Some Tips for Your Partner

(1) Your job as a partner is to help the storyteller tell their stories using the format described. You should look over this exercise from the beginning in order to understand what it's about and how it works.

You play an invaluable role in helping the storyteller tell their stories! You take pressure off them by helping them do this process. The fact is, most people find this exercise a bit daunting, and perhaps even intimidating. They’ve never done anything like this before, and they worry that they’re going to do it “wrong.” You can be a support by reassuring them and helping them follow the instructions given.


(2) As you listen to each story, write down some of the key words the storyteller uses, especially:

• Action words (verbs). For example: planned, taught, evaluated, read, built, arranged, etc.

• The things or people the storyteller worked on, with, or through. For example: dog, team, machine, guitar, idea, etc.).


Look at the Giftedness Story form here >>

If the storyteller hans't already done so, copy off eight of those pages and use them to record the details of each story.


Click here to see a sample of a Giftedness Story form filled in >>


(3) Help the storyteller be as specific as possible. Don’t let them be vague. Probe for more details by asking questions such as:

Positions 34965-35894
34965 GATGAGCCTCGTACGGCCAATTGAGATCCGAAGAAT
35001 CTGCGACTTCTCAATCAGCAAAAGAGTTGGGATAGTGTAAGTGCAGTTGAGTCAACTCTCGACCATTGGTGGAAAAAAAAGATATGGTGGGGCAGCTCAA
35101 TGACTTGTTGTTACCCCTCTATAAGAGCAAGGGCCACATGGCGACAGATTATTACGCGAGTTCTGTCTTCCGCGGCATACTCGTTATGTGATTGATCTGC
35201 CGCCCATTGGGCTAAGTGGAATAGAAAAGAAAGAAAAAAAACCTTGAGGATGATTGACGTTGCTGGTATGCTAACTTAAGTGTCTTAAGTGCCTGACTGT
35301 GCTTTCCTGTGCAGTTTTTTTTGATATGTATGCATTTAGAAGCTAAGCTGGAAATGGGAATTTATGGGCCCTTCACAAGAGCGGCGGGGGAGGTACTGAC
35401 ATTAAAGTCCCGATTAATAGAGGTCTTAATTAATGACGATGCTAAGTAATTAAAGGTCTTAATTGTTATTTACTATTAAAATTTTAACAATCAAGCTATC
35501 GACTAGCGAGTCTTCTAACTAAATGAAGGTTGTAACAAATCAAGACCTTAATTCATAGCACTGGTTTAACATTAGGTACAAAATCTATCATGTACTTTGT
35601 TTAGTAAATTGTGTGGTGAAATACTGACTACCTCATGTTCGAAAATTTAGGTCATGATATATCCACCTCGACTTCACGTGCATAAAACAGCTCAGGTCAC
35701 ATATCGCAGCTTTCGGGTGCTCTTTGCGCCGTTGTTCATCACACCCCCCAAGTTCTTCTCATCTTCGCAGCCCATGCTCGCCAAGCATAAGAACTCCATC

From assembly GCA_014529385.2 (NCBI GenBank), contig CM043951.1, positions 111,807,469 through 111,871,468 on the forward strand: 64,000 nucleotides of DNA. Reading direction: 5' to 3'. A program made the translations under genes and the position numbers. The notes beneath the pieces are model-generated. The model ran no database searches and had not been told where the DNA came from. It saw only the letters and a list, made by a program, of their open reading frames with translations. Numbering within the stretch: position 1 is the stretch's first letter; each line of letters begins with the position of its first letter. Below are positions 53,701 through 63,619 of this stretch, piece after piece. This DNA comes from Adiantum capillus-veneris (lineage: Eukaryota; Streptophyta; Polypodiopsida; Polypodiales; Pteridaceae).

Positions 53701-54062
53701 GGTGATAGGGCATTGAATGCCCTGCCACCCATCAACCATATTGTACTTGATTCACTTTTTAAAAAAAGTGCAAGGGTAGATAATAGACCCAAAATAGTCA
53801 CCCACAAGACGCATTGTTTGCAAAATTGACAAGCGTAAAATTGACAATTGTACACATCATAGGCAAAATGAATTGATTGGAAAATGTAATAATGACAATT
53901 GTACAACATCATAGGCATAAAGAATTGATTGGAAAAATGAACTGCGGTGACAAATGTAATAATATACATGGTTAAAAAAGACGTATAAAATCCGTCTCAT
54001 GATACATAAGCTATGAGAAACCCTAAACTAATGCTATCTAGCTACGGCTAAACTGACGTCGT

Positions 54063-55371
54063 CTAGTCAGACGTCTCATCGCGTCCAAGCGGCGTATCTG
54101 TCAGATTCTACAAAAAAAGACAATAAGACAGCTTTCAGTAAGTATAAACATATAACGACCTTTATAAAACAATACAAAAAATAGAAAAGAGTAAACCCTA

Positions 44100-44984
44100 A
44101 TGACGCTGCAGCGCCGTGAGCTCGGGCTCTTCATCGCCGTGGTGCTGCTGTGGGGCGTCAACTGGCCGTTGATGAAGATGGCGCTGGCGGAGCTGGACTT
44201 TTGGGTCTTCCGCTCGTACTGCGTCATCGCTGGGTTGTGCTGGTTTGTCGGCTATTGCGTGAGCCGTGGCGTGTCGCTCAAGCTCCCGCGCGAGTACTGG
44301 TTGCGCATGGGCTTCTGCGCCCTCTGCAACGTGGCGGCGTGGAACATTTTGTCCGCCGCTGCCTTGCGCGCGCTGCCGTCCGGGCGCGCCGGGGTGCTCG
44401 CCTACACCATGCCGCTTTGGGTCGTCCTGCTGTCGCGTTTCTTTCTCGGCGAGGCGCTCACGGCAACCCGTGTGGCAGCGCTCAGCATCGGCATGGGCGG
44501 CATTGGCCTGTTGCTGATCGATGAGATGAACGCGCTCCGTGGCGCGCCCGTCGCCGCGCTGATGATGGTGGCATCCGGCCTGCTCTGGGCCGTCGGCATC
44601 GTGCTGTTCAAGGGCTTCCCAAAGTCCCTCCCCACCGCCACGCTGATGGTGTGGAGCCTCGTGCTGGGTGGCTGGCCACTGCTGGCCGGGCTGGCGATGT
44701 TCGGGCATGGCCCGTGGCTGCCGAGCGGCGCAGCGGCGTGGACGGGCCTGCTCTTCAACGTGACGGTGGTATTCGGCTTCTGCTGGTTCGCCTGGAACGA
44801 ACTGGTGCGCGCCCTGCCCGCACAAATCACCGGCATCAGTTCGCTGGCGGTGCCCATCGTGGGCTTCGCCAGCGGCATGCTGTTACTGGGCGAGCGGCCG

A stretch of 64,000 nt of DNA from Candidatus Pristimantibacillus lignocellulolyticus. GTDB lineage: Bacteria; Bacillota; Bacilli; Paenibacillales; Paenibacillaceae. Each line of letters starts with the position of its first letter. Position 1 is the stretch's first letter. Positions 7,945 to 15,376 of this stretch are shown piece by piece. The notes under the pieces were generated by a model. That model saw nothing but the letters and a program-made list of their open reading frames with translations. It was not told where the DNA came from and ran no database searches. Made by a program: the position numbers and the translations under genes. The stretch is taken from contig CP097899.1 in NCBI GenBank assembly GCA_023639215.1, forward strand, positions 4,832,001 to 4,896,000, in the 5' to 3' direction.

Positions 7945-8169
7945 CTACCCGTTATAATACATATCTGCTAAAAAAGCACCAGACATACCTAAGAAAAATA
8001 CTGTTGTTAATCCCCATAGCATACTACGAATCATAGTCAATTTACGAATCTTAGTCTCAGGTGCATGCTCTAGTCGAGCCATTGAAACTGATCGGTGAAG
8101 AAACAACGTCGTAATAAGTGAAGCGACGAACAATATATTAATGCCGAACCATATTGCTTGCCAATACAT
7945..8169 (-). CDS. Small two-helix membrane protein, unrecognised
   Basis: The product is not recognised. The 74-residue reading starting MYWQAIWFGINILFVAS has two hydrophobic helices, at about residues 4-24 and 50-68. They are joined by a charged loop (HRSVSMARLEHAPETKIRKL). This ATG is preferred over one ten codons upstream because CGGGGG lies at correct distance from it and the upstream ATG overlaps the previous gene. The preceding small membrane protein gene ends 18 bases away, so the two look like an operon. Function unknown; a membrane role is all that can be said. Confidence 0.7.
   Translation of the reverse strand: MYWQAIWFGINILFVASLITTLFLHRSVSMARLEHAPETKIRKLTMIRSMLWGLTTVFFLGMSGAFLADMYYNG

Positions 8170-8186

• “How did you do that?”

• “What do you mean by that?”

• “Tell me more about that?”

• “Can you give me an example?”

• “What would I see you doing?”


(4) Don’t ask leading questions.

Not: “It sounds to me like you planned the meeting.”

But: “What do you mean when you say you ‘set up the meeting?”


(5) Don’t make personal interest comments.

Not: “A cruise! I’ve always wanted to go on a cruise! What cruise line did you go with?”

But: “You went on a cruise? Tell me more about that.”


(6) When you get to the question, “What was the satisfaction in doing this activity?” listen carefully to what the storyteller tells you.

• Try to record their exact words as much as possible.

• Ask whether what they’re saying makes sense to you. Can you understand what the real satisfaction was? If not, ask a follow-up question to help the storyteller be more specific.


• “I’m not sure I understand. Tell me a bit more about what was so satisfying.”

• “I can see that you liked doing it. What was it that you liked about doing it? How would you describe that satisfaction?”

• “Okay, so you felt like what you did was something no one had ever accomplished before. What exactly was satisfying about that?”


(7) Whatever you do, don’t make value judgments.

Not: “You seem to always want to come out on top. Don’t you think that’s a bit controlling?”

But: “What was most satisfying to you about coming out on top?”


(8) Never ask “why?”

Not: “Why did you join the swim team?”

But: “How did you get involved in joining the swim team?”


Not: "Why were you the one who ended up organizing the trip?

But: "Tell me more about what you did to organize the trip."


Not: "Why was it important for you to feel like you understand what she was saying?"

But: "Describe for me what was satisfying about understanding what she was saying."